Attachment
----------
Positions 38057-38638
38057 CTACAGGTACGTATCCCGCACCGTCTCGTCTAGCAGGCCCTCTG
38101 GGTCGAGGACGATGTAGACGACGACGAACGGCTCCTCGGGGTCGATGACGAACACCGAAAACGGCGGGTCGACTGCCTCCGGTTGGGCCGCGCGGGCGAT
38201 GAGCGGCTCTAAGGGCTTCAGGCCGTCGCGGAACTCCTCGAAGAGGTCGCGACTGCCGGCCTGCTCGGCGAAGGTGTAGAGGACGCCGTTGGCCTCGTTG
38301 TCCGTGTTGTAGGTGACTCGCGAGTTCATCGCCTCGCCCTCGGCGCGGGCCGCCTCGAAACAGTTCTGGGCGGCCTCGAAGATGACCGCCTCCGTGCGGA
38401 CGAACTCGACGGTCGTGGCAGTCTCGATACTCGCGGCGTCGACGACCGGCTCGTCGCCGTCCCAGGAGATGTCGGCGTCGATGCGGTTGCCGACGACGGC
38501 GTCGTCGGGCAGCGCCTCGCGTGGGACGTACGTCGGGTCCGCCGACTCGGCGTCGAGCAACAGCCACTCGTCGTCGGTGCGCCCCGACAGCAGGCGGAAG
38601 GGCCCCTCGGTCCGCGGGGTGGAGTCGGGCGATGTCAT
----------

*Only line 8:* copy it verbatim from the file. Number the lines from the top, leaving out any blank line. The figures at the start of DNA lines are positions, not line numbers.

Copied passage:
38601 GGCCCCTCGGTCCGCGGGGTGGAGTCGGGCGATGTCAT